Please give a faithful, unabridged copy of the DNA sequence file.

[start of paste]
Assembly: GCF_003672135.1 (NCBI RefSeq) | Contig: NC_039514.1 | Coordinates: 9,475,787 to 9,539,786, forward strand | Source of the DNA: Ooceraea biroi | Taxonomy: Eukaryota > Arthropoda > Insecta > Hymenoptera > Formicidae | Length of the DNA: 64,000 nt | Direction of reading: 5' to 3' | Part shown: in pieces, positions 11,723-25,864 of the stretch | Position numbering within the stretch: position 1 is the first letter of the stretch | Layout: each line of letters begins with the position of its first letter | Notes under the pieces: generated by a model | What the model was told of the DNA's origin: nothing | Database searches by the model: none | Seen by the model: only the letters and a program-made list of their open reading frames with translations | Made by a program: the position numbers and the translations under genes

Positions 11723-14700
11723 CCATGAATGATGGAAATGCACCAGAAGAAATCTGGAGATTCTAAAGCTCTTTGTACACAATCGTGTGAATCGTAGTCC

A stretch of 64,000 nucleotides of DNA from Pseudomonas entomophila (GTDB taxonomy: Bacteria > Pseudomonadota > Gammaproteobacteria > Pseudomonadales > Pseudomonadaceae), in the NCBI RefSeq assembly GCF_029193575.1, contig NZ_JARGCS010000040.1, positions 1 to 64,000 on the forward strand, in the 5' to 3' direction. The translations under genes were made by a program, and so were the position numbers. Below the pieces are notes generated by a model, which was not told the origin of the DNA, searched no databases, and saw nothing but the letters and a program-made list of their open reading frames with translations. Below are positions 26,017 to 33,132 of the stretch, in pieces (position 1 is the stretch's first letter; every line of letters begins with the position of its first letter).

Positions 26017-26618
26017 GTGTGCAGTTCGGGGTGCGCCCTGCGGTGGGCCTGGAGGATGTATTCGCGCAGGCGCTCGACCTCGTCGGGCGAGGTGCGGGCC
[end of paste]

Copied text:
Assembly: GCF_003672135.1 (NCBI RefSeq) | Contig: NC_039514.1 | Coordinates: 9,475,787 to 9,539,786, forward strand | Source of the DNA: Ooceraea biroi | Taxonomy: Eukaryota > Arthropoda > Insecta > Hymenoptera > Formicidae | Length of the DNA: 64,000 nt | Direction of reading: 5' to 3' | Part shown: in pieces, positions 11,723-25,864 of the stretch | Position numbering within the stretch: position 1 is the first letter of the stretch | Layout: each line of letters begins with the position of its first letter | Notes under the pieces: generated by a model | What the model was told of the DNA's origin: nothing | Database searches by the model: none | Seen by the model: only the letters and a program-made list of their open reading frames with translations | Made by a program: the position numbers and the translations under genes

Positions 11723-14700
11723 CCATGAATGATGGAAATGCACCAGAAGAAATCTGGAGATTCTAAAGCTCTTTGTACACAATCGTGTGAATCGTAGTCC

A stretch of 64,000 nucleotides of DNA from Pseudomonas entomophila (GTDB taxonomy: Bacteria > Pseudomonadota > Gammaproteobacteria > Pseudomonadales > Pseudomonadaceae), in the NCBI RefSeq assembly GCF_029193575.1, contig NZ_JARGCS010000040.1, positions 1 to 64,000 on the forward strand, in the 5' to 3' direction. The translations under genes were made by a program, and so were the position numbers. Below the pieces are notes generated by a model, which was not told the origin of the DNA, searched no databases, and saw nothing but the letters and a program-made list of their open reading frames with translations. Below are positions 26,017 to 33,132 of the stretch, in pieces (position 1 is the stretch's first letter; every line of letters begins with the position of its first letter).

Positions 26017-26618
26017 GTGTGCAGTTCGGGGTGCGCCCTGCGGTGGGCCTGGAGGATGTATTCGCGCAGGCGCTCGACCTCGTCGGGCGAGGTGCGGGCC